Another tale discusses another Asura, Araka. The legend connects Mohini with Lord Krishna rather than Lord Vishnu. The demon Araka had become too powerful because of taking a vow of chastity where he had never even looked at a woman. Lord Krishna then assumes the form of the breathtaking Mohini and marries him. Araka’s chastity is broken three days after the wedding and Lord Krishna was able to slay him in combat.

In the Thai version of the Ramayana, the Asura Nontok is bedazzled and killed by Mohini. Nontok exploits a divine and powerful weapon provided to him by Lord Shiva. Mohini charms Nontok and then slays him. As he was dying and taking his last breath, Nontok blames Lord Vishnu for playing dirty and accuses him of seducing him and then subsequently attacking him. Lord Vishnu proclaims that in his next birth, Nontok will be reborn as the ten-headed demon Ravana and that Lord Vishnu will be a human man known as Rama. He will then battle with him and ultimately defeat him.

Lord Shiva and Mohini

As per many Hindu texts and Puranas, Lord Shiva and Mohini (Lord Vishnu in female avatar) had a union that resulted in the birth of their son Lord Ayyappa. He is called different names in varied parts of India such as Mahashasta, Sastava, Manikandan etc. who is regarded as an incarnation of Dharma Shasta, believed to be the offspring of Lord Shiva and Lord Vishnu. Lord Ayyappa is typically portrayed in a yoga pose, wearing a jewel around his neck. This is why he is referred to as Manikandan, which suggests ‘with a bell around the neck’.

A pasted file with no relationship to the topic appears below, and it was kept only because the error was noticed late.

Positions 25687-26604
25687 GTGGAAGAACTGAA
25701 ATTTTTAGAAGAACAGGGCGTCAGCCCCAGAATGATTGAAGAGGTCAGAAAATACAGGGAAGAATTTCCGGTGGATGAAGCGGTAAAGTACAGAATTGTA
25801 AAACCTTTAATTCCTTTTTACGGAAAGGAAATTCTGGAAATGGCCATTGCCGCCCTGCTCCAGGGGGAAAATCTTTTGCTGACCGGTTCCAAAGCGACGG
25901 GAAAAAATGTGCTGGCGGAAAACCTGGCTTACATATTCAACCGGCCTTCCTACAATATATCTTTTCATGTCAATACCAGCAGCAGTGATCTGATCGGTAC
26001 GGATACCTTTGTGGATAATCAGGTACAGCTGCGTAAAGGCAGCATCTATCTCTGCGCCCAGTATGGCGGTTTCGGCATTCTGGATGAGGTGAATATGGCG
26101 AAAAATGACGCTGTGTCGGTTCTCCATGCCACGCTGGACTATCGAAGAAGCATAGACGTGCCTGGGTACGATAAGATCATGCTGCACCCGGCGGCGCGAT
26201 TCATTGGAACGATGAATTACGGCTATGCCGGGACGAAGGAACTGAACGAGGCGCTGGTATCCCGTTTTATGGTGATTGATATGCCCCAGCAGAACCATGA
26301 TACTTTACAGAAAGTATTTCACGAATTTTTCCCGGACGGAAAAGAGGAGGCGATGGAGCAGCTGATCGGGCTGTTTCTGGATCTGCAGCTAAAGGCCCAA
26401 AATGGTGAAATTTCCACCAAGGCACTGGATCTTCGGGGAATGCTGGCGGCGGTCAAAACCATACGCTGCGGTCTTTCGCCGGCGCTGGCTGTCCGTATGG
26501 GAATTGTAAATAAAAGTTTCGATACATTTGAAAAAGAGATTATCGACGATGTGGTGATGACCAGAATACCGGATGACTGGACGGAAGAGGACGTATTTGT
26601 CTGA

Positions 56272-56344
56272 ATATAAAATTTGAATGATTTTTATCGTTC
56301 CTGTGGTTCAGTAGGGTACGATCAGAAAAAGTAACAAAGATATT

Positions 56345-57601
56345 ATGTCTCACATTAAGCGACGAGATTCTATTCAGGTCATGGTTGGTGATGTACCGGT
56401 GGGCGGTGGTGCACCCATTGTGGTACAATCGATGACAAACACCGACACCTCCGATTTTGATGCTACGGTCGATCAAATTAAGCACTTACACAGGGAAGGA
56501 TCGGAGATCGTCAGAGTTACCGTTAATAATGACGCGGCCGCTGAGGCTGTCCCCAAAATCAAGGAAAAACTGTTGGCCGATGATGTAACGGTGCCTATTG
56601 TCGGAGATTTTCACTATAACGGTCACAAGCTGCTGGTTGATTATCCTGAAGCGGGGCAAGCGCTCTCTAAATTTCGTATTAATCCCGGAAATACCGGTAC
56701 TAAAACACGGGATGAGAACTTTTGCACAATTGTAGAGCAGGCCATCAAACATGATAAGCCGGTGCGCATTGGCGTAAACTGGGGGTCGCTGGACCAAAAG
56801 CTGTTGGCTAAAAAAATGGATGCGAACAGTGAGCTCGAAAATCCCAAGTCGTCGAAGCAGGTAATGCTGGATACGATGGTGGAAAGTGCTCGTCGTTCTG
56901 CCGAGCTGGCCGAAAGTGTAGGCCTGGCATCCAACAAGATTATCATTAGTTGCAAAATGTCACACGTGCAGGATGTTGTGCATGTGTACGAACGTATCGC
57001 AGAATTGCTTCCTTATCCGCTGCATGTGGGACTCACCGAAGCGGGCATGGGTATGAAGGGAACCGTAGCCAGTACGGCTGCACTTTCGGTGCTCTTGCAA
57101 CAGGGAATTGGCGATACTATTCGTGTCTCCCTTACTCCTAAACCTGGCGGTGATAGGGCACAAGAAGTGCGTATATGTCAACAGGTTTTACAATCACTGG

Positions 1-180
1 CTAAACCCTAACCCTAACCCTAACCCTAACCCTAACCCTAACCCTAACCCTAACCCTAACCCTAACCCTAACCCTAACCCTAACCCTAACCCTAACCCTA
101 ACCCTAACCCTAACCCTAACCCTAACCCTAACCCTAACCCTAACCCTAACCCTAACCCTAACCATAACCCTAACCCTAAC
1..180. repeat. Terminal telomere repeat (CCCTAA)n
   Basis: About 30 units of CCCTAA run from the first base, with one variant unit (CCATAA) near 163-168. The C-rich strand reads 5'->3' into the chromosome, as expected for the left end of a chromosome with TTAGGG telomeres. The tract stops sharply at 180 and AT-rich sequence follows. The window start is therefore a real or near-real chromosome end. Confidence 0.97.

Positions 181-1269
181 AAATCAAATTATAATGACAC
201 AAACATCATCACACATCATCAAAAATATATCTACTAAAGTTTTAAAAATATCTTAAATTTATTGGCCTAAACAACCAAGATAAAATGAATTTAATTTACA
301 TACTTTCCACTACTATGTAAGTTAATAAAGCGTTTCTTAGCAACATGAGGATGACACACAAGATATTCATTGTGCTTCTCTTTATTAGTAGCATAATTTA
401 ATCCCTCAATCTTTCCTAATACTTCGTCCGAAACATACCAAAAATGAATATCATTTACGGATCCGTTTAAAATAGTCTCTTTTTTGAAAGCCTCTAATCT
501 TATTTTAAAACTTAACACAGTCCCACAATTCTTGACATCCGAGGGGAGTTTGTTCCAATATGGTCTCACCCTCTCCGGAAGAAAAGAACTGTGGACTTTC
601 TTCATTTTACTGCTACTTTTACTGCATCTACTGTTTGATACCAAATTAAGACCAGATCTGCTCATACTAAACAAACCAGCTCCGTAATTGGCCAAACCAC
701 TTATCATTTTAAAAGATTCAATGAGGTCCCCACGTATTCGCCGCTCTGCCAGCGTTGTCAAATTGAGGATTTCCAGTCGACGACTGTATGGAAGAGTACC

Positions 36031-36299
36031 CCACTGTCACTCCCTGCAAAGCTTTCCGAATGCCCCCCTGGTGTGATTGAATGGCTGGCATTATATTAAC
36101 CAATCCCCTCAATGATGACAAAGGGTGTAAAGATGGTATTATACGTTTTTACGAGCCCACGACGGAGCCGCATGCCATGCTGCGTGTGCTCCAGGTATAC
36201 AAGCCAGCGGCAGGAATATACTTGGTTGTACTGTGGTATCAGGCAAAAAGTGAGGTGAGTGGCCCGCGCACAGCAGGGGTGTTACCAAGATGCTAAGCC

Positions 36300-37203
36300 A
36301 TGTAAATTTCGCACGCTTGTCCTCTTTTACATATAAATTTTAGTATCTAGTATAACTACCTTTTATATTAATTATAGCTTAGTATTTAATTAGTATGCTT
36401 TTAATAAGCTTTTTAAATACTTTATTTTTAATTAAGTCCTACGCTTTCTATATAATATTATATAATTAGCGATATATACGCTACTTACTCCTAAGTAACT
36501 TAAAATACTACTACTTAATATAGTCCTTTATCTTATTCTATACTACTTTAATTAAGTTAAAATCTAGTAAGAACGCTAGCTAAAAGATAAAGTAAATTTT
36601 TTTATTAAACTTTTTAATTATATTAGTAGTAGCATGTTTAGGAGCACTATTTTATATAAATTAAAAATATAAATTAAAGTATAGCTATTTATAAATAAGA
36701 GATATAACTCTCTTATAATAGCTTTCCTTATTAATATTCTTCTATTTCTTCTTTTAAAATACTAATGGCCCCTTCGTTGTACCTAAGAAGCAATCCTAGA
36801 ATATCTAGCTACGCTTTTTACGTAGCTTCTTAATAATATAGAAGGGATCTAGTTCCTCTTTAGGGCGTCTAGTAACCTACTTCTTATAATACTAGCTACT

Interesting Narrative about Goddess Mohini

  • A couple of experts are of the opinion that the appearance of Mohini is simply a disguise to trick the demon named Bhasmasura as opposed to a sexual transformation. Mohini was reincarnated or shifted from Lord Vishnu’s physical body to a gorgeous ‘apsara’. Mohini does not appear to have an independent existence. She is present only as a temporary avatar and is fused back into Lord Vishnu after she has served her purpose.
  • In the state of Kerala, the Mohiniyattam (the dance of Mohini) is observed as an independent dance form. It is named after the Goddess. The dance is believed to be a perfect idea of the erotic form and is meant to be exclusively for women.

Temples Devoted to Goddess Mohini / mohini temple

Mohini devi mandir

In Goa, Mohini is venerated as an independent Goddess Mahalasa or Mahalasa Narayani. She is believed to be the Kuladevi (family Goddess) of numerous Hindus from western and southern India. The main temple of Mahalasa Narayani is situated at Mardol, Goa. The Mohiniraj temple, housed at Nevasa, Maharashtra, is another chief temple devoted to Mahalasa Narayani. Some of the other temples dedicated to Mohini are the Jagan Mohini Keshava Swami Temple housed in the district of Rayali in Andhra Pradesh and Hariyanka Temple in Guruvayur, Kerala.

Benefits of Worshipping Goddess Mohini

Goddess mohini puja benefits
  • It is believed that if you keep a fast on Mohini Ekadashi your financial situation will improve.
  • There will be success on the professional front for business as well as your overall career.
  • You will have better control of your senses and mind.